And now! Time to prime. I used 2 coats of KILZ primer.
I used a foam roller for applying the primer and a small foam brush for the edges and seams to minimize brush strokes. I mixed Floetrol in with the paint – it essentially magically decreases brush marks (and I used SUPER THICK paint – Valspar Ultra White). I also applied 2 coats of this.
I used foam rollers and small foam brushes for the top protective coat (Polycrylic clear in semi-gloss). You guessed it, two coats 🙂
And then I sat around admiring my handiwork for several weeks while completely ignoring the fact that I hadn’t yet decided on a top for my island. Making this decision seemed unbearably overwhelming. So many things to think about. What if I chose the wrong wood? What thickness? Plank or butcherblock? Prefinished or shall I challenge myself with the task of finishing it myself? What is ogee edging and do I actually need it (Yes, yes you do need ogee edging. It’s just so pretty!)? And my friends, the list goes on.
After weeks and weeks of googling, blog searching, and pinteresting, I decided on a Brazilian Cherry plank countertop 1.5 inches thick with small roman ogee edging (because I’m fancy. That’s why. Just kidding, it wasn’t that much extra and I’m not lying, it really gives this island the perfect final touch).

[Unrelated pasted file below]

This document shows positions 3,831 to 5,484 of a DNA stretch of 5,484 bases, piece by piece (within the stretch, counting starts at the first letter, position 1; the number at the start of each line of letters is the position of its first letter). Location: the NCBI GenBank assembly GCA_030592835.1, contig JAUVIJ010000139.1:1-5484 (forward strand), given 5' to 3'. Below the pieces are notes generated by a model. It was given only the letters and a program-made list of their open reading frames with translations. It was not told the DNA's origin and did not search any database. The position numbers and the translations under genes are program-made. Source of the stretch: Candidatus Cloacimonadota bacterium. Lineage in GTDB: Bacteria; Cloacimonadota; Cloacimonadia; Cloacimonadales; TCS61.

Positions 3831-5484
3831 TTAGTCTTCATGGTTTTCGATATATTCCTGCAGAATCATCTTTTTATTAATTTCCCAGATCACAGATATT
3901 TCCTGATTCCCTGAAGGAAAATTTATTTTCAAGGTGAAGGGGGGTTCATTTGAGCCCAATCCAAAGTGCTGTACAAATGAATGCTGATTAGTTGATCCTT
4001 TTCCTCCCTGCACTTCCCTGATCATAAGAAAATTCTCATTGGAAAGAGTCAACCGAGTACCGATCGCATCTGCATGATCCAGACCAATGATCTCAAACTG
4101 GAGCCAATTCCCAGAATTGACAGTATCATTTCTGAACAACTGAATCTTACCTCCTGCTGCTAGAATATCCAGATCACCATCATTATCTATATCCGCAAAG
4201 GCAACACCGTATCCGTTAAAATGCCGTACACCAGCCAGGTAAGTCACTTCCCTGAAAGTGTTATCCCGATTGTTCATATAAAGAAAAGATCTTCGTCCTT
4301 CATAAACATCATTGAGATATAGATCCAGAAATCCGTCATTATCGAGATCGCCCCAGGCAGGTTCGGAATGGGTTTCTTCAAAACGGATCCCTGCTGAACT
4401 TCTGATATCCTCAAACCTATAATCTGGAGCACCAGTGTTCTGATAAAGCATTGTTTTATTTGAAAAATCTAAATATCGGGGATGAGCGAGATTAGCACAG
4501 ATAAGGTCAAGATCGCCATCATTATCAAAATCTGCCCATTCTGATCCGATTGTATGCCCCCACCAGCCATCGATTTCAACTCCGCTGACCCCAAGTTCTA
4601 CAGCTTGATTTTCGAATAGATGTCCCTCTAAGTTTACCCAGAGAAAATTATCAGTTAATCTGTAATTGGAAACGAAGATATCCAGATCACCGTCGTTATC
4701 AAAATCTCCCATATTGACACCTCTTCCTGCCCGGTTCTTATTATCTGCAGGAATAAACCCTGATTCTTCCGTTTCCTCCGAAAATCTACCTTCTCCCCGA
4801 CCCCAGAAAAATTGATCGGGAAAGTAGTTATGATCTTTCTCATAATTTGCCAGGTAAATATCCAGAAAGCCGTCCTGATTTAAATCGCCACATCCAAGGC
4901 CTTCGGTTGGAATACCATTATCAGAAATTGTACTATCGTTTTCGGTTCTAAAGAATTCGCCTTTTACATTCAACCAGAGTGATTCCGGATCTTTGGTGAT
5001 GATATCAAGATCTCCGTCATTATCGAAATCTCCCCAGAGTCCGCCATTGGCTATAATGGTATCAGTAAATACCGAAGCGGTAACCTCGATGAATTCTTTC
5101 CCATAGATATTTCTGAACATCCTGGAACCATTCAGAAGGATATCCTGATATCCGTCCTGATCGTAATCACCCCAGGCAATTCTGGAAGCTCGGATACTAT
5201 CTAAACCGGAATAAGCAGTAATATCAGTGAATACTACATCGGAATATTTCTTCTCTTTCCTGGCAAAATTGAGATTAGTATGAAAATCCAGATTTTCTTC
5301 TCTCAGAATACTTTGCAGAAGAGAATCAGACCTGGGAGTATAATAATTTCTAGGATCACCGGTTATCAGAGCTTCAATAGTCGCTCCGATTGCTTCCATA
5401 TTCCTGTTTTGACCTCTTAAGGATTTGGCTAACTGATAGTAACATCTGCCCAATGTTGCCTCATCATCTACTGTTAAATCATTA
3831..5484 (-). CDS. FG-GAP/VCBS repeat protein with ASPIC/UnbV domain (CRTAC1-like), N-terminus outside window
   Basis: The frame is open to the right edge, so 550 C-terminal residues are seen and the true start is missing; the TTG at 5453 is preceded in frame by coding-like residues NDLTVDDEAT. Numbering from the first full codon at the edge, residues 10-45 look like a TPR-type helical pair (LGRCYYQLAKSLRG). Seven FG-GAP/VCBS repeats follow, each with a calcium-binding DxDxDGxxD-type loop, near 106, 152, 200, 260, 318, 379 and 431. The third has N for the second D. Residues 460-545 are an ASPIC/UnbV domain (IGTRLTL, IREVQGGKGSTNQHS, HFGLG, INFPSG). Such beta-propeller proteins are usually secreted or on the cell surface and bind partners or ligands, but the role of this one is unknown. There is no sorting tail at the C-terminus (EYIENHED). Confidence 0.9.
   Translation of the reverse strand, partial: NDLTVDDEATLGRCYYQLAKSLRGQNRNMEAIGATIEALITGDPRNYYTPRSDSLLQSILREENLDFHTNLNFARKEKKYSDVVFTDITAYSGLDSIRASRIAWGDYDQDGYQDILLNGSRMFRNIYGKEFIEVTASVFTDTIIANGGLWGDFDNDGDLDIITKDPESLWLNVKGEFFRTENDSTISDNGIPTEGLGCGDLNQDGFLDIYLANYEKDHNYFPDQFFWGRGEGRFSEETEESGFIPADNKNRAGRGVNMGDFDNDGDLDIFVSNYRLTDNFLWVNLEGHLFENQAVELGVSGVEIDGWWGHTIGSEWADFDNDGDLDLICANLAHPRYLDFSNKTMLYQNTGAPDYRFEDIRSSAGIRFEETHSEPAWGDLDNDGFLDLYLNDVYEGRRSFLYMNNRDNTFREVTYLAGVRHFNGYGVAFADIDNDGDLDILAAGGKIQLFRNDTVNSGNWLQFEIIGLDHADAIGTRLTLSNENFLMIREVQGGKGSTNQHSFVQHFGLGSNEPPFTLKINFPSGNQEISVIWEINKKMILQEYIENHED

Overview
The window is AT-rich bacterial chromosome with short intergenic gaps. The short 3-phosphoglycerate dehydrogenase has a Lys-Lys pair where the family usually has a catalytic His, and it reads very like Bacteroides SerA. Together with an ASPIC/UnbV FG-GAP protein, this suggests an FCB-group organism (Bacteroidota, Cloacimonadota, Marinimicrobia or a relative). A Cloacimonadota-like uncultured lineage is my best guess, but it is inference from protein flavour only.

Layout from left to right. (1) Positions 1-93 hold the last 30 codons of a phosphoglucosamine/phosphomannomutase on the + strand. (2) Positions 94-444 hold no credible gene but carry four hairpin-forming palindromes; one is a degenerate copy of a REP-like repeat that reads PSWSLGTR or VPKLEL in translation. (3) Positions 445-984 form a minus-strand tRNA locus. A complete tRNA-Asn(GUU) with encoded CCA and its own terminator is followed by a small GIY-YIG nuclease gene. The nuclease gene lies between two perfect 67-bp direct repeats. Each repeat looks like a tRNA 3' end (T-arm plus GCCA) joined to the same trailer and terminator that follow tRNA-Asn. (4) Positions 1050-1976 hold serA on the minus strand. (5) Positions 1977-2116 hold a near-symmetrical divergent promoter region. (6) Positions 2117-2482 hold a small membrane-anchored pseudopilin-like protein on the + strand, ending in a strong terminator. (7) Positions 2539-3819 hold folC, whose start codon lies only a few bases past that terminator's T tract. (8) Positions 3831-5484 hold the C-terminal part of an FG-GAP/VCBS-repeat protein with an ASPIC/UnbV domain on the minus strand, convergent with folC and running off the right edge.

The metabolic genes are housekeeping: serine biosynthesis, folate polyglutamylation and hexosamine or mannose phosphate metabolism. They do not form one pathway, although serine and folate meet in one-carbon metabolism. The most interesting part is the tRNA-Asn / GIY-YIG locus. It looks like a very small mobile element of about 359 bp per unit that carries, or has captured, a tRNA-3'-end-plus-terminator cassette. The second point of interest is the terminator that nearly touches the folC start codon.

I wanted something darker, resembling walnut but not at the price of walnut. Brazilian Cherry held the reddish darkness that I was looking for and I chose to order a piece that was unfinished so I could stain and seal it myself.
The day it was finally delivered to my doorstep, I hauled the 50lb slab inside myself, and tossed it onto the cabinet and admired:
And I let it sit like this for another 2 weeks, too terrified to ruin it to actually attempt to stain and finish….
Eventually I developed the nerve to flip it over and test stain samples….. and, of course, they all looked the same.
I applied Minwax wood conditioner prior to staining, so I’d have a more even distribution and absorption. The top color is the wood with only conditioner and sealant.
The bottom 3 colors are all different stains. Except they each looked the same to me.
Because I am a middle child and have a complex, I chose the middle stain.
I used the pre-stain as directed. One coat of red oak stain:
Next I applied 3 coats of Helmsman spar urethane clear semi-gloss sealant. I LIGHTLY sanded with 320 grit sandpaper between coats of sealant to remove all dust particles and air bubbles. I used a wood staining and sealing brush so there would be as few air bubbles and brush strokes as possible.
And, my friends, this is the final result.
What do you think? Questions? Suggestions?